Sometimes you receive a CD with an order that makes you think: “more people need to hear this.” Satanic Panic, the debut from Canadian Crimson Witch, is one that deserves to be known to a wider audience. The band is not easy to categorize. Their sound comes close to a NWOBHM band, who cheats in the desert with his neighbor Grunge and roommate Doom. And as soon as you hear the vocals of Jacob Arnet, you think that John Garcia of Kyuss, Hermano and Unida, has a brother living in Canada.
The album kicks off with a high-pitched scream, in the more than seven minutes long Dew in the Wind. This song immediately shows what the band stands for. Good riffs, the combination of two guitarists, tempo changes and recognizable charismatic vocals. After four minutes the distorted bass sound takes over for a while and then the guitar solos start. Fortunately, Crimson Witch has two guitarists who play really good together.
The second track, The Curse of the Crimson Witch, is reminiscent of a typical dessert rock song, recorded in the desert: a languid riff with plenty of room for vocals. This lasts for six minutes without having a real highlight. Is that bad? No. Phoenix Tears, the third song feels more like an intermezzo and the vocals even get a bit annoying here. Fortunately, the fourth song Nibelheim pulls the album back where it started: the more than seven minutes long song starts with an intro of soft guitar sound and moves into a slow tempo.
In Ride with the Flames, the shortest song on the album, the tempo goes straight up and the NWOBHM influences are audible again. If there was a single from the album, it would be Ride with the Flames: Good tempo, catchy chorus and wonderful solo parts by Greg Dawson and Kyle Kim. Back to the desert for a seven-minute session. Galloping Goose starts with a somewhat silly drum intro (which could also be due to the production) and luckily, it’s sound quality gets better again. A wonderfully slow song with a leading role for the two guitarists from halfway through to the end. It almost sounds psychedelic and could have lasted longer in my opinion. The CD ends with Satanic Panic, also the title track. A fine example of the best that is saved for last. Fast riffs, great drum sound, fierce vocals, in short, an excellent song that is perfect for putting on your battle jacket, throwing your fists in the air and bang your head.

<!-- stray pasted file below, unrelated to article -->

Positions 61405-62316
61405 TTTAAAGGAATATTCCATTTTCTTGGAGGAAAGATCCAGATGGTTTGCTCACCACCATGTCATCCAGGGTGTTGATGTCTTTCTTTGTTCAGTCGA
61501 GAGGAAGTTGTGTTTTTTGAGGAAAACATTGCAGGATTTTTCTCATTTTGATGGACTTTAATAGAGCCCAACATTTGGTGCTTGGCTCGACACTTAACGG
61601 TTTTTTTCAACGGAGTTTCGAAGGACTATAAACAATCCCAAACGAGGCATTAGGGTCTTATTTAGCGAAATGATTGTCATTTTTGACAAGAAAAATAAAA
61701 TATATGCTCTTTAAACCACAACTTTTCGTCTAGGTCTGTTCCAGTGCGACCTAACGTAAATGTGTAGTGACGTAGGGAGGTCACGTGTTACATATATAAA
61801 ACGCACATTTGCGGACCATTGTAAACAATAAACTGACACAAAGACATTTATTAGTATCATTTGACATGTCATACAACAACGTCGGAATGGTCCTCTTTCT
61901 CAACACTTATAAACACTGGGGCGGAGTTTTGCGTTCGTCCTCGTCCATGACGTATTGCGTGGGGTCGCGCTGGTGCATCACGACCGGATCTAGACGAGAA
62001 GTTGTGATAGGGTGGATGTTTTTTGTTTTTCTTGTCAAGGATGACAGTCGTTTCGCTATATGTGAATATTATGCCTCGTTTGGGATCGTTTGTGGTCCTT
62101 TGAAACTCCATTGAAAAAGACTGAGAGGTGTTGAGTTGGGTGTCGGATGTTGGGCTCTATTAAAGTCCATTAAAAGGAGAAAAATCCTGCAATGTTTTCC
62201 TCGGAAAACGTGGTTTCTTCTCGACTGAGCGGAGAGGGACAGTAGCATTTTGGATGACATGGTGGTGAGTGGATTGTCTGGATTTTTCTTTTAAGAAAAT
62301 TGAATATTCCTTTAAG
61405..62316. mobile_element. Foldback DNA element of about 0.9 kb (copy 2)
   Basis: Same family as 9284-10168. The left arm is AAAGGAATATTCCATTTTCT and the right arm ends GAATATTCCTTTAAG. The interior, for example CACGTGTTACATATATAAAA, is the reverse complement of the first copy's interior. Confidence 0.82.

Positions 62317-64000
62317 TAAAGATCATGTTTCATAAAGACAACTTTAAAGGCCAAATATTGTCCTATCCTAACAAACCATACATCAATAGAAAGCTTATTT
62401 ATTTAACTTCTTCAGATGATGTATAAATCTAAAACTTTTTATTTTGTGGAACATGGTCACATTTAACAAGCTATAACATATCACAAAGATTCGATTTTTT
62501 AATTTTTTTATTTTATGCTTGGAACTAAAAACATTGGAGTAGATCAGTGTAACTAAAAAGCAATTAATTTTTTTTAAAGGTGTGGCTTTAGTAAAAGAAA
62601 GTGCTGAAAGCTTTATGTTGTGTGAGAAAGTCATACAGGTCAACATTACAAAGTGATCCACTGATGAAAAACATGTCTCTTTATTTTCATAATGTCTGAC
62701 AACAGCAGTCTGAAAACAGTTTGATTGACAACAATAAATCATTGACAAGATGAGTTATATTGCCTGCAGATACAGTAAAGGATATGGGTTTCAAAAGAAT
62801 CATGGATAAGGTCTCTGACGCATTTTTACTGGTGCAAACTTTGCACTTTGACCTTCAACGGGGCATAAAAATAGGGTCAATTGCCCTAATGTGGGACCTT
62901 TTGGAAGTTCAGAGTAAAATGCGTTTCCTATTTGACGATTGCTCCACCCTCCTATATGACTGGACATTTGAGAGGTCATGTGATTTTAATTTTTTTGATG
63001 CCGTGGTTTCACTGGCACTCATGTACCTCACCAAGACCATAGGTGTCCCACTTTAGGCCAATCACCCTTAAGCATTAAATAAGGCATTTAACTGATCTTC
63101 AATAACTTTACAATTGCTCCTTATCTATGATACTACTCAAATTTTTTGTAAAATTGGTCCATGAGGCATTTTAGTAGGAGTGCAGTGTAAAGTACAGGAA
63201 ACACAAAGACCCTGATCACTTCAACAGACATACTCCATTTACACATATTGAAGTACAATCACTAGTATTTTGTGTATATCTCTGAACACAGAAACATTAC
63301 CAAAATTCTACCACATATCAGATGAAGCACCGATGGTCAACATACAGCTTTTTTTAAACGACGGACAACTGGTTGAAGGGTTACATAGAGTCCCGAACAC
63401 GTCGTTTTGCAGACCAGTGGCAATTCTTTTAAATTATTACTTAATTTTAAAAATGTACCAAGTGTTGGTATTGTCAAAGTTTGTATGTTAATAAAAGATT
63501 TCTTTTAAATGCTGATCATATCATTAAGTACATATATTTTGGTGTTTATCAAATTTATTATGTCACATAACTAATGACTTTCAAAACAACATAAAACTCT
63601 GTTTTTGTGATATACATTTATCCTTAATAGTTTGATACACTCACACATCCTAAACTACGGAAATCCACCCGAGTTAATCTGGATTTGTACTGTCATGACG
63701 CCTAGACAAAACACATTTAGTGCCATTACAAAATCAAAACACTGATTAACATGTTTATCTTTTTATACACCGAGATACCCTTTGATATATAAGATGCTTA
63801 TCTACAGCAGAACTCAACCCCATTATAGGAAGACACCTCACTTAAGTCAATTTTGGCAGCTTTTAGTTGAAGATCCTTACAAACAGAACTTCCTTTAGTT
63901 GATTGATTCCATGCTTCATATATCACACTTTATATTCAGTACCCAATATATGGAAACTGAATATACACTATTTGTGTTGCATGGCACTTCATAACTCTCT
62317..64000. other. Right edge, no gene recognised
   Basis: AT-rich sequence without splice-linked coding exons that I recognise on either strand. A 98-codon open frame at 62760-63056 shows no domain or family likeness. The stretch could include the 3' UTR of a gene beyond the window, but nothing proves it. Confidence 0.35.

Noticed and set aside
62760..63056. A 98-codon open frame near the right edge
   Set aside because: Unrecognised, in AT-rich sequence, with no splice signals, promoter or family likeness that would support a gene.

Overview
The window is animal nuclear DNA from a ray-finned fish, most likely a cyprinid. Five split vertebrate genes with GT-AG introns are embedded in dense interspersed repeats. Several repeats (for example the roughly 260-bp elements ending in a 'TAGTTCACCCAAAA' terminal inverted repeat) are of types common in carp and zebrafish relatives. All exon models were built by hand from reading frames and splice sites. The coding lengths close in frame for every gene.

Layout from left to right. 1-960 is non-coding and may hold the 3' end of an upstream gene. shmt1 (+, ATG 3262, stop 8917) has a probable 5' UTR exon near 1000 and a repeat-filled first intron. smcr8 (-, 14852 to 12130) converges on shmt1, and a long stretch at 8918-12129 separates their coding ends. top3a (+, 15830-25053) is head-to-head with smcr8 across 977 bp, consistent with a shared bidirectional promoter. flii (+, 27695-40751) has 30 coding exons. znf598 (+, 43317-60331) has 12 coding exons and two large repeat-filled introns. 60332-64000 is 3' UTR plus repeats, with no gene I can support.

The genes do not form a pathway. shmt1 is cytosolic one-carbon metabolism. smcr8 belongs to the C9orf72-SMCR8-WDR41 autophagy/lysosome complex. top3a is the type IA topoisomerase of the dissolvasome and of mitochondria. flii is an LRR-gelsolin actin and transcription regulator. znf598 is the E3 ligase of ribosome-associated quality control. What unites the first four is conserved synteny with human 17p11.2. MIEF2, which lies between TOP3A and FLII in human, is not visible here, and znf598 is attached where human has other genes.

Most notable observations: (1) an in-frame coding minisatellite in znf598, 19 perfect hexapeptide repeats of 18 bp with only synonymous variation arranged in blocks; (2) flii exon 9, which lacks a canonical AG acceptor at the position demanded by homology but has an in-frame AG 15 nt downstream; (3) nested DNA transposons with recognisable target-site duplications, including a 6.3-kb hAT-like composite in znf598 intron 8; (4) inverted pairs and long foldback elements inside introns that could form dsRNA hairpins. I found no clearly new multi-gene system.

As previously written, Jacob Arnet’s vocals are very reminiscent of John Garcia’s and you have to love that. Arnet certainly does not try to imitate the throat of the desert god Garcia.
The CD is a DIY release, which is not necessarily synonymous with a lousy production. Unfortunately, that does apply a bit to Satanic Panic. The music sounds thin sometimes, which is a shame. If you can listen through that, it’s a very good record and hopefully we’ll hear more from these Canadians.